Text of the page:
Wednesday, June 04, 2008

catharsis for two things



When cutting a line to form a verse thinking the mundane is subjugated in poetry, when falling for the temptations of serpentine sentences thinking it’s alright in fiction, or when believing the facts can be twisted to add eccentricity thinking it’s forgivable in nonfiction, it's time for one to change his/her mindset as early as possible. Seriously.

I have just been in exile. In literary exile, to be exact, for I and my literary pieces have been subject to analysis, highlighting flaws and stupid mixed metaphors devilishly playing within my woven words. Wait, not in exile in the sense that I am banished from this field but in exile for I have been detached from my ideals that I have considered right and sufficient.

Just months ago when personal-internal crisis jarred my entirety in chaos, creating lines of poetry and paragraphs of fiction out of the ethereal gloominess that shrouded me, I shifted my focus with much effort to the only friend I had at home: the PC. The two of us had been nice to each other; he provided me stuff that loaded my attention bag to its fullest while I bear his glaring monitor. It was through his constant cyber-charity that I found doorways out of the prolonged remorse. These were the writing workshops’ call for submission of entries.

Page upon page in the internet, I immediately chose three prospects: The IYAS in Bacolod, and the national workshops in Dumaguete and Iligan. Since I had been writing “something” during my state of melancholia, I’d better fry my works in the pan of the authorities. The unlucky thing was that Bacolod had already closed its doors so I was left with two options. Without any hesitation, I applied both. I even said to myself, “What if I got into both workshops? My, heavy decision! I’ve got to choose which one I should participate. Feelerette!”

And then the messages came. I received the Dumaguete message first, informing me that I passed. What was more ironic was that I was at Dumsville when I got the tip (happy). Then the day finally arrived that I had to leave the province (happier—at that moment). Back in my hometown, my mother said someone called from Iligan (happiest). I instantly became a writing fellow in the 47th Dumaguete and the 15th Iligan National Writers Workshops, for fiction and poetry respectively. The rest was history.

If statements such as “What use is this piece to me?” and “I need to be rewarded and I don’t get anything from this!” make you fidgety, then these workshops are not your avenue yet. I readied myself for hard-hitting comments since most of my pieces were written for therapeutic purposes, not mainly literary. As much as the nearly-autobiographical concepts sliced through me in the process of writing my fiction and poems with such self-inflicted pain, the realization of mistakes and required developments proposed by the workshop panelists were definitely sharp and piercing.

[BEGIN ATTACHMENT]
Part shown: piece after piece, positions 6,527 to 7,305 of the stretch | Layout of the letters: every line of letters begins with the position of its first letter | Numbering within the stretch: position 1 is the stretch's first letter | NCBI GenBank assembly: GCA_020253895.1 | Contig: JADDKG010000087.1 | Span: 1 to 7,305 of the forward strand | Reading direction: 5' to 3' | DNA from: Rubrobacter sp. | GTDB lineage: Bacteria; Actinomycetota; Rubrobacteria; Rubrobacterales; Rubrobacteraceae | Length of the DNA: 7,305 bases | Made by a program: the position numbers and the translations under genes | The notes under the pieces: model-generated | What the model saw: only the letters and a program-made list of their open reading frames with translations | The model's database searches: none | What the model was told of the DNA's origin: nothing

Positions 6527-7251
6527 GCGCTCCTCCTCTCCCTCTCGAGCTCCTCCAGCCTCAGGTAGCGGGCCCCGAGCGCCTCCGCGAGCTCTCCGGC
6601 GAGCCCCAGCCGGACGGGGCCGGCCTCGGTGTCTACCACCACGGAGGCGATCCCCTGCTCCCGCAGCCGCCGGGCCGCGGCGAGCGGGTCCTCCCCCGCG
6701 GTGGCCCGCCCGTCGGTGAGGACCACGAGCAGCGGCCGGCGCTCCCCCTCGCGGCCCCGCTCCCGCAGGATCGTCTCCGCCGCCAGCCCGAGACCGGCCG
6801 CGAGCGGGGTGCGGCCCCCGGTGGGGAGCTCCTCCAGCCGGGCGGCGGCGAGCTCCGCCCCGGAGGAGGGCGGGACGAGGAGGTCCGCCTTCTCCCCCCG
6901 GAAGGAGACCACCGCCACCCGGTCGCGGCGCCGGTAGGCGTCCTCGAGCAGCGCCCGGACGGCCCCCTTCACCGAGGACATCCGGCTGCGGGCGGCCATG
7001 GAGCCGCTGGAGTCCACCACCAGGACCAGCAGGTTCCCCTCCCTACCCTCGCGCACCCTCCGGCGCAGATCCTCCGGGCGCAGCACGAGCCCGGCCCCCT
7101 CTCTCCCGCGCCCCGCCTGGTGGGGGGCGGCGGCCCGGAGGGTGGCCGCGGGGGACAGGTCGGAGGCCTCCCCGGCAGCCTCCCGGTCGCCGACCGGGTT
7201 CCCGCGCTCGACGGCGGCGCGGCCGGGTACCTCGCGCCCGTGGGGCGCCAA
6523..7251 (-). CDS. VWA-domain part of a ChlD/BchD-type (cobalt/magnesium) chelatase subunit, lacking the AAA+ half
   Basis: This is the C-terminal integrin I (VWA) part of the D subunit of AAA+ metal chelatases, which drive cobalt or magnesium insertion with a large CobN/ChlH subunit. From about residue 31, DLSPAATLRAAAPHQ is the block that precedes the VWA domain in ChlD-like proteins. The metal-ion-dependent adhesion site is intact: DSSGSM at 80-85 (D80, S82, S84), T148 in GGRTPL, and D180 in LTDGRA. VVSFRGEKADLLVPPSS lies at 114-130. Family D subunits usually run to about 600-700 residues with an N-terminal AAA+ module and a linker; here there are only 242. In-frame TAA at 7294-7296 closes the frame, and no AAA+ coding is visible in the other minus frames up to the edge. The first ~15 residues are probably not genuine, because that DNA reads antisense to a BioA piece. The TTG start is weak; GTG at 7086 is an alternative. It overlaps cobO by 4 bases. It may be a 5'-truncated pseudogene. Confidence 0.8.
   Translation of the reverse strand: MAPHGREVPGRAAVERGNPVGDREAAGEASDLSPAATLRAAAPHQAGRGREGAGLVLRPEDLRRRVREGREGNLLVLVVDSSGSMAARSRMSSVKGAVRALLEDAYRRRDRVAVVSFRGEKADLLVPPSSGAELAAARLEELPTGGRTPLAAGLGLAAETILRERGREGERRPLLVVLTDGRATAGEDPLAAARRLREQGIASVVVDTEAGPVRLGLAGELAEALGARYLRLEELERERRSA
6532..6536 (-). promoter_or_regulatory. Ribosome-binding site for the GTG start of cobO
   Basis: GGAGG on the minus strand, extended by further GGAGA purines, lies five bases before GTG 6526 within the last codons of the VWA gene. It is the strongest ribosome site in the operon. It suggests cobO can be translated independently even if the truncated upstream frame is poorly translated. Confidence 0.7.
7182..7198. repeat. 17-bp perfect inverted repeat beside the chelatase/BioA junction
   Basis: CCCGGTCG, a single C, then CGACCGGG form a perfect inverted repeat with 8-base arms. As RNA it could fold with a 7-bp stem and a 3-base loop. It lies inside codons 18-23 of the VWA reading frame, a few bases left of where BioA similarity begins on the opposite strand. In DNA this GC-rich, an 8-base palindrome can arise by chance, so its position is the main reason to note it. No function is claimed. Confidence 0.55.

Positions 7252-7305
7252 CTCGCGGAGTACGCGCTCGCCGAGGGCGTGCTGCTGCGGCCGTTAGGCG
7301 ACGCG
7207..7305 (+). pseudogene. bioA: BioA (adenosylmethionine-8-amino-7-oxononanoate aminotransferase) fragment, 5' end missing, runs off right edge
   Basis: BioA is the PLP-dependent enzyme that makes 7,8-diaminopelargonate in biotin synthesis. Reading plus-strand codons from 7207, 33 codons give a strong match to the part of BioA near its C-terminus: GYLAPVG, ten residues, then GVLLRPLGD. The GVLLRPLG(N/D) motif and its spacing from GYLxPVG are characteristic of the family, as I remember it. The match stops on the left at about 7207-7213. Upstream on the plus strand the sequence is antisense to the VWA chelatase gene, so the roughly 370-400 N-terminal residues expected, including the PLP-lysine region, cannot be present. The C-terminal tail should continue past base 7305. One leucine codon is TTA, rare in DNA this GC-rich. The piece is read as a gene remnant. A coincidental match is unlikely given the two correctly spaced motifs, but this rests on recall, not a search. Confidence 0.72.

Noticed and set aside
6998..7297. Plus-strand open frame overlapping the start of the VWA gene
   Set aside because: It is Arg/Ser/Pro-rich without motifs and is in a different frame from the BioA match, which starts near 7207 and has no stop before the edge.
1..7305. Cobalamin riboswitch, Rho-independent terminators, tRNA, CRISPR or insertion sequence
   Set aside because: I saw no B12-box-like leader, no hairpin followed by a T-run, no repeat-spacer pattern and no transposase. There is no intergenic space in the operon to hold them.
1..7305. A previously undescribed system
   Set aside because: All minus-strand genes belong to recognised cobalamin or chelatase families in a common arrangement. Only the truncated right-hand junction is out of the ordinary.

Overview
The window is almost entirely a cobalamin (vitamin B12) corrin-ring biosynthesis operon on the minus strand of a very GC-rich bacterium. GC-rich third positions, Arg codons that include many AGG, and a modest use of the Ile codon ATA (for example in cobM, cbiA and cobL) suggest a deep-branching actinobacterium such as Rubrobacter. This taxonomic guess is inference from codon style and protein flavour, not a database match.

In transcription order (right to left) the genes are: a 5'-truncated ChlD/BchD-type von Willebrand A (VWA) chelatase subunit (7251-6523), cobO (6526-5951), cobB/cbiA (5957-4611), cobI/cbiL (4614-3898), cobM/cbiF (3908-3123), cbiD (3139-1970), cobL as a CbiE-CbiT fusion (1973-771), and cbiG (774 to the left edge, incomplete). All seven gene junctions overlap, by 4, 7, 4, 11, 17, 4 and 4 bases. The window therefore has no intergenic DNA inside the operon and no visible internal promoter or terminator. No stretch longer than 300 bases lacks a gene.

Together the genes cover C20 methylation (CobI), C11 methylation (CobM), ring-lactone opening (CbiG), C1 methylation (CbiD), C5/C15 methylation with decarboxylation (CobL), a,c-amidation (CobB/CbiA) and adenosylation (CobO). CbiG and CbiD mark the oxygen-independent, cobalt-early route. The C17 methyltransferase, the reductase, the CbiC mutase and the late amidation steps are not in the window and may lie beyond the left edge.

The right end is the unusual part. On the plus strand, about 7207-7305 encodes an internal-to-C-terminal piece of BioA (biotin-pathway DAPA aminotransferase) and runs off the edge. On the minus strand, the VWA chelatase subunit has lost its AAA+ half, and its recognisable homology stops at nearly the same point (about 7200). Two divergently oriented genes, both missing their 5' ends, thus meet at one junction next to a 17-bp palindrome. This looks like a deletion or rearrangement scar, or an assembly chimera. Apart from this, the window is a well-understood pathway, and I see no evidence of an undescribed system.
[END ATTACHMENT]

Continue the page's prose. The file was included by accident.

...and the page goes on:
Now after a month of bashing works into pulp they could make use as jam for morning sandwiches, I basically have to thank the aches of my inner being that I have been able to explore the outer landscapes of existence. This whole thing screams emo but this is the tad fact: those two writing workshops have been the much-needed catharsis to both my sensitivity on certain matters and, of course, my unfurnished love for the letters. To Rowena Tiempo-Torrevillas, Myrna Peña-Reyes, Cesar Ruiz Aquino, Butch Macansantos, Dave Genotiva, Butch Dalisay, Danny Reyes, Susan Lara, Ernesto Superal Yee, Lito Zulueta, Leoncio Deriada, Christine Godinez-Ortega, Rosario Cruz Lucero, Antonio Enriquez, Victor Sugbo, German Gervacio, Steven Fernandez, and Ralph Semino Galan, thank you very much for the insights.

And to my fellow fellows, both from the Katsubong Troupe of Dumaguete and the Hipon Gang of Iligan, your raucous but pleasurable company never fail to spark up even the most dormant energy and brain cells in me. With you, I’ve learned a lot of things other than those which reverberated in the workshop sessions. I love you, bullfrogish feelerettes!

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5 comments:

sam said...

grabe i could just imagine kung papaano kalifechanging ang 2 workshops in a month! BRILLIANT BULLFROG! <3

let's keep in touch lagi ha!!!

f. jordan said...

Especially for a first-timer... It's like I am still suspended in midair. What's totaly scary is that whenever I write something, doubt starts to creep out from my mind down to my hands.

'shiver.

Eva said...

ang sikreto jan ay hard drinks. kidding. nakaka-paranoid nga, noh? kelangan may reunion, jordan. :) as for our writing, good luck to all of us. ako, i got Grammar books to brush up on my Grammar. nahiya naman ako kay sir deriada: "master the language that you're using!" (insert thunder & lightning here) so sa gabi, i read fiction and grammar books. nose bleed, balik high school!!!! love you, jordan. :)

GODDESS said...

i guess feelings of paranoia and/or self doubt is inevitable. but man, you're good!

good luck and i hope we keep in touch. rarely do i come across a site such as yours. =)

f. jordan said...

kaw talaga eva ha.. tomadora ka nga! haha! well, that's good. going back to the basics is refreshing. sure, dapat may reunion para sa mga nilasing na hipon! :D

and goddess, thank you! i agree, those feelings are inevitable if one is not yet calloused in this field of writing, especially creative writing.

keep on updating!